AB: I was raised on Greek myths, and I have been revisiting them. It’s sort of the way young children like to hear the same story over and over again, because it’s reassuring. But also, legends or stories that have survived over millennia have survived for a reason. And the Greek stories are just one variation of the global stories. There are stories like Icarus in every culture, there are stories like Medea in every culture. It’s interesting to look at the classics and recognize that the human condition and the tendencies of the human condition have not changed. We still commit mass murder; we still steal people and take them from one place to another; we still disregard one another in very basic ways; and we still love one another in very basic ways. We have patterns that we repeat without, seemingly, learning very much.
JL: Do you have a favorite essay?
AB: Dark Matter is probably my favorite essay. It’s about our inability to expect violence, even though violence has been our modus operandi since the beginning. In Blood Meridian, Cormac McCarthy has a line that goes, “Before man was, war waited for him.” Violence is absolutely a part of our behavior, and yet every time it catches us unaware and unprepared. Instead of examining it, instead of trying to come to terms with it, we pretend it’s not there. We keep misnaming it. We say it’s inhuman, we say it’s an aberration. We use all these words to suggest that we don’t believe that we’re capable of it. I think that’s mythmaking. As long as we pretend that we’re not capable of violence, we will continue perpetuating it.
JL: This is the essay that takes place on the Marfa Plateau, and you tell us about the pronghorn, an animal that looks like an antelope but isn’t one. What about this landscape and this species connected you to the story of violence?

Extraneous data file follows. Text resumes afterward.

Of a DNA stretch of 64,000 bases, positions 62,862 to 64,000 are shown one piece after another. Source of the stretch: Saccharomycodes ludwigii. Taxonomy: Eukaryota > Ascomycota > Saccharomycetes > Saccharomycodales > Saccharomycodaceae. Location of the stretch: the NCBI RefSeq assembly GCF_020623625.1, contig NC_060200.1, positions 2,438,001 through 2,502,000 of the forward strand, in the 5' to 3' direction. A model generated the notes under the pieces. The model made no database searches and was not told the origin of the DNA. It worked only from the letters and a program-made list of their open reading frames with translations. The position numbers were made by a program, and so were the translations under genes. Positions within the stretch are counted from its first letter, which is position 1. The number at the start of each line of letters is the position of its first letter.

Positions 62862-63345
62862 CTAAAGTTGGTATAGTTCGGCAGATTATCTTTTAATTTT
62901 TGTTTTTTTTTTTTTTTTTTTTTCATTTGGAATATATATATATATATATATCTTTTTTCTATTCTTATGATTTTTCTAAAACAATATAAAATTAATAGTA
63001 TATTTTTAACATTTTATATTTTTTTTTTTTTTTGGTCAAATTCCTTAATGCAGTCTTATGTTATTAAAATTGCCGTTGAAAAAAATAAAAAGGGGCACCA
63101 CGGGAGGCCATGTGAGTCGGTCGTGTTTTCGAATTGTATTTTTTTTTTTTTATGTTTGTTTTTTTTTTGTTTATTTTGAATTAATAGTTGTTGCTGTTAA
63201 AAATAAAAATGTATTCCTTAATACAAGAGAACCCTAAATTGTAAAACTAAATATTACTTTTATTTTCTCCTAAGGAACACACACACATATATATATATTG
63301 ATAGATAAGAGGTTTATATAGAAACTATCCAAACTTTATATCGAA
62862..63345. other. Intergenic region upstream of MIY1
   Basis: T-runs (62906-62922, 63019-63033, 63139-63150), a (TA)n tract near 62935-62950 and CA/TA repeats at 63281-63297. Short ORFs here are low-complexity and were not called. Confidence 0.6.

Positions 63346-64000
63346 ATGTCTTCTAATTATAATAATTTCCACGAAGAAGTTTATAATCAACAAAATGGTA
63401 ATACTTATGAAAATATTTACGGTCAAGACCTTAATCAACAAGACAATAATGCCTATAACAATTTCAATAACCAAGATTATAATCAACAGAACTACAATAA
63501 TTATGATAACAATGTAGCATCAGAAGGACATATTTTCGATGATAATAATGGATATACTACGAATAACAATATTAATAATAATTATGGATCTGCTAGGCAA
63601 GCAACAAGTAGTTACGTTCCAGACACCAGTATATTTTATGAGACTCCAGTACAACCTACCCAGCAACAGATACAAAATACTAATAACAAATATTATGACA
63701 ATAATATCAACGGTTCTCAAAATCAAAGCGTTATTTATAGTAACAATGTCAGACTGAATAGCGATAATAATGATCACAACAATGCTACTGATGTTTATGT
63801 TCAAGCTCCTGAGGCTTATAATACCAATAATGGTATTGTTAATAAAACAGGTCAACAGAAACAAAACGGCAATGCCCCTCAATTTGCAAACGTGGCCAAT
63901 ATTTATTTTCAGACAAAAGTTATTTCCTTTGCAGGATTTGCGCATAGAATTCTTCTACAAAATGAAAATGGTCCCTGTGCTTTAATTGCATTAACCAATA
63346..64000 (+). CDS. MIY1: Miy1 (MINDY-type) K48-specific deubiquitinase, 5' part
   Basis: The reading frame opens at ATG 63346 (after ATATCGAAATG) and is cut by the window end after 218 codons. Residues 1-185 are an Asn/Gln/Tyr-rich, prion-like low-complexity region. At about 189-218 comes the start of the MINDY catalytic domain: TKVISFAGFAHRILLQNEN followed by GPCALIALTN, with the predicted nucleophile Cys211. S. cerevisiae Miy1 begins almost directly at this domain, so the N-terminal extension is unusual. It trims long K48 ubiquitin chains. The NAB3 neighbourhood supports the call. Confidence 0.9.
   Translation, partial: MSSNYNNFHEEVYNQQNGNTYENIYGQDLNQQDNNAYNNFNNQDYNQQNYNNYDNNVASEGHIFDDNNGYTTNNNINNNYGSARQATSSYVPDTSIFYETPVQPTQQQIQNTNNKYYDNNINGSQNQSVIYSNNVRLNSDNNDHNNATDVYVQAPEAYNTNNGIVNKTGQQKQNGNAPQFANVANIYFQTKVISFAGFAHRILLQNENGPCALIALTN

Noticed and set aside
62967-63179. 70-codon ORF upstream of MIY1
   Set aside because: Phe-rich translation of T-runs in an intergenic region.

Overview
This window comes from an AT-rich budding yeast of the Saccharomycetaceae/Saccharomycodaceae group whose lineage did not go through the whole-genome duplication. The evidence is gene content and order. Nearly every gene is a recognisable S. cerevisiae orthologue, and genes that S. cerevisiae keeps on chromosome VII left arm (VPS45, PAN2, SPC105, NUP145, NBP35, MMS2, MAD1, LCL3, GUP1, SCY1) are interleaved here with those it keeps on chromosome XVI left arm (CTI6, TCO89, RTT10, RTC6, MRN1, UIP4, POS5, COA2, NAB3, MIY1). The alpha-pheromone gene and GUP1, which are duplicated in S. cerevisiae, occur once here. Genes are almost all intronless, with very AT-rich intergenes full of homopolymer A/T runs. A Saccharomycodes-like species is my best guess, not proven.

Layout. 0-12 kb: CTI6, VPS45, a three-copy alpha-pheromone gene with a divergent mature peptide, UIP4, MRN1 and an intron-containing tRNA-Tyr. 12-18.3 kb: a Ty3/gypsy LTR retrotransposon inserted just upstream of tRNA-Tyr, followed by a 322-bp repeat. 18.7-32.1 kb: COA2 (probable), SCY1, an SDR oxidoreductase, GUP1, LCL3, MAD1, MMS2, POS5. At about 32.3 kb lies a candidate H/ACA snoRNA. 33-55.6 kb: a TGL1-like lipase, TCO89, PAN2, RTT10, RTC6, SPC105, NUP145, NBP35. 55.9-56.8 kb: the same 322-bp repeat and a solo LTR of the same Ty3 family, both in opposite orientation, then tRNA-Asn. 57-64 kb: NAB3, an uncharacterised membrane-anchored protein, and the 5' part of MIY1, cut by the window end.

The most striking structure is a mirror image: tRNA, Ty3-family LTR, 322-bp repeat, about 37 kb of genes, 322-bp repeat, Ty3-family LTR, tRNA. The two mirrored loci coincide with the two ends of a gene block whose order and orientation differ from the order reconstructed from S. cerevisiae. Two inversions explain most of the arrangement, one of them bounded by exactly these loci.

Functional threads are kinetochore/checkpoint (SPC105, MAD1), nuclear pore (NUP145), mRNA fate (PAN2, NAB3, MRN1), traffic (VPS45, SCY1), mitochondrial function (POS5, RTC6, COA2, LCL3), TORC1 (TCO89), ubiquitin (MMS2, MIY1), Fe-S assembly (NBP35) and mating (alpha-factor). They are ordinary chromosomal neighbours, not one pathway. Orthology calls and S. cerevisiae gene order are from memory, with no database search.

AB: The pronghorn is an interesting species. They run really fast. And they live in a landscape where you can see for miles and miles. It was a landscape kind of built for running until white people came and separated it into plots with fences. Pronghorn cannot jump, so, essentially, they’re now caged by humans. The essay draws a parallel between pronghorns and their lack of adaptation, and humans and our lack of adaptation to our own violence. We are, perhaps, under-evolved to deal with our own violence.
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JL: In another essay you borrow a question from a José Eduardo Agualusa novel. He asks, “Is it more important to bear witness to beauty, or to denounce horror?” This feels like a core question not only of this book, but also of your practice as a writer. Can you say more about that question and why it resonated with you?
AB: Well, I was a war correspondent for many years, and so it was my job to witness horror. There is a tradition of focusing exclusively on the sorrow of this world and the heartbreak of this world and the violence. And there is also a tradition of paying attention to nature exclusively and celebrating her bounty at the expense of paying attention to everything else. But the world holds both. Both the racist cops and the birds, both the pronghorn and the fences. So, what I’m trying to imagine is a vocabulary for holding both. How do we look at the world head on and acknowledge its violence, our violence, and also acknowledge our capacity for wonder? You don’t have to choose between painting beautiful landscapes or documenting crimes against humanity. You actually have the capacity to hold both, and the obligation.